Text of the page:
Yes, I think your’re not completely wrong here, at least in regard to organisms in perfect health. The name “instinctotherapy” means it is intended for ill persons (as we civilized  are all more or less) and in such cases it has been found very advantageous to fill as much as possible the instantaneous  needs of those poor “pure civilized “ women and men.

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Moreover, as well as others, I've already commented briefly on the ridiculous contradictions in Burger's recent and former statements. Confronted to the overwhelming evidence, Burger now perversely feigns to call "alimentary instinct" the trivial fact well known since long before Burger that there is an "intrinsic part" in food regulation and intake such as the attractions or repulsions or encoded satiety signals. In other words in his new version his so-called "alimentary instinct" just no longer ensures nutritional regulation and health. This converts instincto de facto into a plain triviality and I challenge the rare remaining instinctos to demonstrate what's the usefullness or purpose of further invoking such a ridiculous "instinct"  ;D  And this new form of instincto would have absolutely nothing to do and be completely at odds with the former spectacular and arrogant instincto claims and version (the very heart of instincto message actually) such as stated Burger's Anopsology and  which is also actually the very reason of instincto failure.

Uuhhhhg?

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Finally for charity reason I won't further insist, but what's emergent in this respect in nature cannot be a supposed "function ensuring nutritional regulation" but is merely the specific order in the form of a healthy (or ill) organism (with thus balanced (or not) nutrition) embedded in a healthy (or ill) ecosystem.

What to do then if we are ill at the start and have no way to be embedded anymore into a healthy ecosystem?

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Note also that I do not of course deny the « utility » of sensory and satiety signals as Burger again feigns to believe. They just do not and do not even have by themselves to ensure food intake regulation in nature as instincto dogma postulates, not even during a single fruit season.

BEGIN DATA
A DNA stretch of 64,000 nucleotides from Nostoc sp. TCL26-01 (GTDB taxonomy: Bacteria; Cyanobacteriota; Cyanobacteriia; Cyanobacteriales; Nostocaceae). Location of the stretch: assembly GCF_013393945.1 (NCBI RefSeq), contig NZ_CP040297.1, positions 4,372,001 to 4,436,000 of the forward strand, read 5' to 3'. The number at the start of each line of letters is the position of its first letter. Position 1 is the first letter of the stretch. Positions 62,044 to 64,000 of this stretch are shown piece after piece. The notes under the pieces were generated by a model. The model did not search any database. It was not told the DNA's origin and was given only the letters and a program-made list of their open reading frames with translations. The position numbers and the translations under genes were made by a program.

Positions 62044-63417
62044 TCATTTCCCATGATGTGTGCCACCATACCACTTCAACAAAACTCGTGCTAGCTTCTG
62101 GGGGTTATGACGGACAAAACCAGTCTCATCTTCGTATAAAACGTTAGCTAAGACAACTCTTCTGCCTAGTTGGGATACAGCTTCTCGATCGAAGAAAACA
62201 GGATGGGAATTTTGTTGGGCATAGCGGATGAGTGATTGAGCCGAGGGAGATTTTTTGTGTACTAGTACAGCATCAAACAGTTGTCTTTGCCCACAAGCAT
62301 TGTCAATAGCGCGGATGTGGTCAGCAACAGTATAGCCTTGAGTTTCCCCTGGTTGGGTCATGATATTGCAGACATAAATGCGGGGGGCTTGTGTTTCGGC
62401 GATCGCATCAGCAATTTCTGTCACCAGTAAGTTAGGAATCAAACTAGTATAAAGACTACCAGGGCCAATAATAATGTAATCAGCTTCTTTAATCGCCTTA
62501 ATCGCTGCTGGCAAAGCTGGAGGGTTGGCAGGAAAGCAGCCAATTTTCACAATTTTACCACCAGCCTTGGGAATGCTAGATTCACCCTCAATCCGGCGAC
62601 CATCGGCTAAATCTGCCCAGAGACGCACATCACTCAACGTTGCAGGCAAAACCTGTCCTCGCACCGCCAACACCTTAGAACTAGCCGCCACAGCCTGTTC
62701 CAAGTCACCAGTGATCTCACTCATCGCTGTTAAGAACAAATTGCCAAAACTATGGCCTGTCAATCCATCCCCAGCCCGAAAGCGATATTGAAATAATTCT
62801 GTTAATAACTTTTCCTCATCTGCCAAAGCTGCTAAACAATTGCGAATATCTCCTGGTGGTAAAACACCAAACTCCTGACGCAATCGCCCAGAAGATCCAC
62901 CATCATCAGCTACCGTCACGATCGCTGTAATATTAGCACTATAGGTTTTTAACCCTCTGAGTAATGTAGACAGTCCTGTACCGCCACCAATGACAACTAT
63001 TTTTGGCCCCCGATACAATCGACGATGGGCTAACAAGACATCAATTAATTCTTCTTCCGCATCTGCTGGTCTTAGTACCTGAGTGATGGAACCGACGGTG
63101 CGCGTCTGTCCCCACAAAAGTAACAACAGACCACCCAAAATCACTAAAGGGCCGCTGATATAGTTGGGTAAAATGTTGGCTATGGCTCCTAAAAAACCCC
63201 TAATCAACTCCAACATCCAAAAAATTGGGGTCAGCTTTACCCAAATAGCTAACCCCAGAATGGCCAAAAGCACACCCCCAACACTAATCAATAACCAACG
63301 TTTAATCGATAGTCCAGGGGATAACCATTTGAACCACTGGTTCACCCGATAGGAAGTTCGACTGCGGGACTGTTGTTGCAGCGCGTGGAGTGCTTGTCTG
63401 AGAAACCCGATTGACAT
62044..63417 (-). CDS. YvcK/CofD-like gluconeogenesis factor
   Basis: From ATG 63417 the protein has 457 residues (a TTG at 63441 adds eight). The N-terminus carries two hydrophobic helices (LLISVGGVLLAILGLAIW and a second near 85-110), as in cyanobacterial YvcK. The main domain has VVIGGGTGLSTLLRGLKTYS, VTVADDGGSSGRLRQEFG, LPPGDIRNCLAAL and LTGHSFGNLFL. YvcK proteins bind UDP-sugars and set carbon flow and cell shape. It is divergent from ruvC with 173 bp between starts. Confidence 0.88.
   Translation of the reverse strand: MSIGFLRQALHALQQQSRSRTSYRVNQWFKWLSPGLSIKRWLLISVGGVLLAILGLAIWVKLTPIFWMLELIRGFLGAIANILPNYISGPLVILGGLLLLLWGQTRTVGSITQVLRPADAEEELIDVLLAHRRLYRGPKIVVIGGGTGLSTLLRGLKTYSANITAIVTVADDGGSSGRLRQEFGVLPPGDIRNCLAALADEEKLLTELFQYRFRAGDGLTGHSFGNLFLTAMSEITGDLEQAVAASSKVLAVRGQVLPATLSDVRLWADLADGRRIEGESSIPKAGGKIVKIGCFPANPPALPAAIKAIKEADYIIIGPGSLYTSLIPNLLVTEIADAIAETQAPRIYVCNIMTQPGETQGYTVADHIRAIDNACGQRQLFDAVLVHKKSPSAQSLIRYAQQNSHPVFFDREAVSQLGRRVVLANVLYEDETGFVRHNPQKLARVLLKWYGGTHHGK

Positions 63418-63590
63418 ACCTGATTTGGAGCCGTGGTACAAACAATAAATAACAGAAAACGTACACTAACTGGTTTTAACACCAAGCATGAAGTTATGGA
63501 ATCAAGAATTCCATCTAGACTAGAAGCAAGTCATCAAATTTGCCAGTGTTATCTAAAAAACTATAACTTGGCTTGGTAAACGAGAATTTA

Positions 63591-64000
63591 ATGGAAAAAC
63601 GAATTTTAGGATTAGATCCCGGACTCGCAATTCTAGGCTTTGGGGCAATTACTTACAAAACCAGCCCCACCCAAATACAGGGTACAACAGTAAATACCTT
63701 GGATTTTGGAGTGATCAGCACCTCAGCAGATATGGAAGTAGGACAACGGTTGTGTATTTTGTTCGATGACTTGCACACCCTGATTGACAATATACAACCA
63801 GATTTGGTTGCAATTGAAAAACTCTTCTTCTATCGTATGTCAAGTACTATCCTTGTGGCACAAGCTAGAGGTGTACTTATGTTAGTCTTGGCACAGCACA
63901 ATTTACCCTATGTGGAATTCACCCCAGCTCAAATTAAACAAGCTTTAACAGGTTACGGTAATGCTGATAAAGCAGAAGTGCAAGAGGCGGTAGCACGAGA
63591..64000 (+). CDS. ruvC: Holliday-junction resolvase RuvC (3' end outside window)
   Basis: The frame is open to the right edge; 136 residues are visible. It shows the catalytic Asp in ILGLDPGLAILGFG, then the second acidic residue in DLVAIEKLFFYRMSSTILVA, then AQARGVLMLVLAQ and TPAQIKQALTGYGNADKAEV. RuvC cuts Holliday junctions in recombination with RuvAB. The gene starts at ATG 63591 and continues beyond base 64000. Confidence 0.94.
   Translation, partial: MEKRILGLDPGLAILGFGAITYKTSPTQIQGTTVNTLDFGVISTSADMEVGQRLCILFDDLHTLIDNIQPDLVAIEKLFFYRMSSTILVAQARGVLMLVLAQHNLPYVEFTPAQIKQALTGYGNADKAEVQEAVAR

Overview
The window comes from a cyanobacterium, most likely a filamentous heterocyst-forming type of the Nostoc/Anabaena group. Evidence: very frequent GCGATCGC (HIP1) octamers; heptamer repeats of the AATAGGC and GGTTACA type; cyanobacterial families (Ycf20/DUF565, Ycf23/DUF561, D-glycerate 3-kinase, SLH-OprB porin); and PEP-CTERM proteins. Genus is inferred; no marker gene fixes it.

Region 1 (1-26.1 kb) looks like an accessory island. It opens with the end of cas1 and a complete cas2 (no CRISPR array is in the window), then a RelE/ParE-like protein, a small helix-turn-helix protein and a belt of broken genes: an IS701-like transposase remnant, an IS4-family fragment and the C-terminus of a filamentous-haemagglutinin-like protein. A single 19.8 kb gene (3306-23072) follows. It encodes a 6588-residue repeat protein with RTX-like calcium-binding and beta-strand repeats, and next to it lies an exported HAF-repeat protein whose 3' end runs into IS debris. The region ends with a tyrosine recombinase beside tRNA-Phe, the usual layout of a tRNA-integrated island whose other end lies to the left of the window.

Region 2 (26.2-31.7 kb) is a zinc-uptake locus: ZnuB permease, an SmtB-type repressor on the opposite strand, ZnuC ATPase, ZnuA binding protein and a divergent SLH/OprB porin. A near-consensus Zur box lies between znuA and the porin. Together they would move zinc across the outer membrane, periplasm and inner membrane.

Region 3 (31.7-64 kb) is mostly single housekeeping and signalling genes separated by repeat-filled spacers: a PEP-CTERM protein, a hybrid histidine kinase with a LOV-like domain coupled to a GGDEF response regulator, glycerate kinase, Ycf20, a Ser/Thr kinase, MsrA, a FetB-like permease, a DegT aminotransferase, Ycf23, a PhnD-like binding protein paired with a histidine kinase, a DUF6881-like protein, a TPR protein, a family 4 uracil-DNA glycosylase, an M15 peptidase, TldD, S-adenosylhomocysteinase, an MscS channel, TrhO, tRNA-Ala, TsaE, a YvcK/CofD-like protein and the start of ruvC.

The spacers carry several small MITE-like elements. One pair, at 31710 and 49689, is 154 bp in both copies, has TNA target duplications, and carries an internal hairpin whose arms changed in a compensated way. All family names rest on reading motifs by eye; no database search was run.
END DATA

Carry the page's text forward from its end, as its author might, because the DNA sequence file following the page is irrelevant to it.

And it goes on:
And simultaneously you maintain that these sensory and satiety signals are not an intrinsic part of an instinct?

HGs were generally in much better health than instinctos in spite of a fraction of cooked food in their diet.


Do you expect individuals grown on cooked diet, wheat and dairy for several generation and even often having been deprived  of breastfeeding to miraculously regain a health state comparable to HG having been subject to an intense natural selection up to the latest generation? Don’t forget that many instinctos were in a very bad shape before and would be in hospital bed or even dead by now had they not switched to instinctive nutrition.

What do you think of the health state of GCB offsprings who have almost always been eating instincto?

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Moreover instinctos routinely overeat honey or sweet food in spite of their 100% raw diet.

On what base do you determine the threshold to overeating sweet foodstuff ? How do you know they overeat sweet food? How comes that the diabetics swapping to instinctive nutrition see their symptoms disappear?

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My diet is Raw Paleo with fatty meat and organs, fish ,shellfish, eggs etc with a modest part of fruit and plant food (essentially greens plus some nuts) in winter and more in summer. Fruit is rarely tropical. Typically around 1800 kcal a day only even in case of important physical activity. I know in advance what kind of food might be appropriate. Nothing to do with an "instinct" IMO, just initial training.
   

About the same than mine except that I probably eat more fruits than you (I ever ate a lot of fruits and sweet stuff, even when I was on cooked diet). After the usual initial instincto training and following several years of practice, I also know most of the time in advance (instinctively, mind you!) what food will be appropriate. But anyway, my nose located just over my mouth is there to check what comes in. A second check takes place in my mouth.
« Last Edit: March 03, 2014, 07:53:57 am by Iguana »
Cause and effect are distant in time and space in complex systems, while at the same time there’s a tendency to look for causes near the events sought to be explained. Time delays in feedback in systems result in the condition where the long-run response of a system to an action is often different from its short-run response. — Ronald J. Ziegler

alphagruis

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Re: Instincto Debunking Thread
« Reply #99 on: July 11, 2010, 01:15:45 am »
I told you repeatedly before, Iguana

Don't be so angry.... No need, everybody here thinks you're right  ;D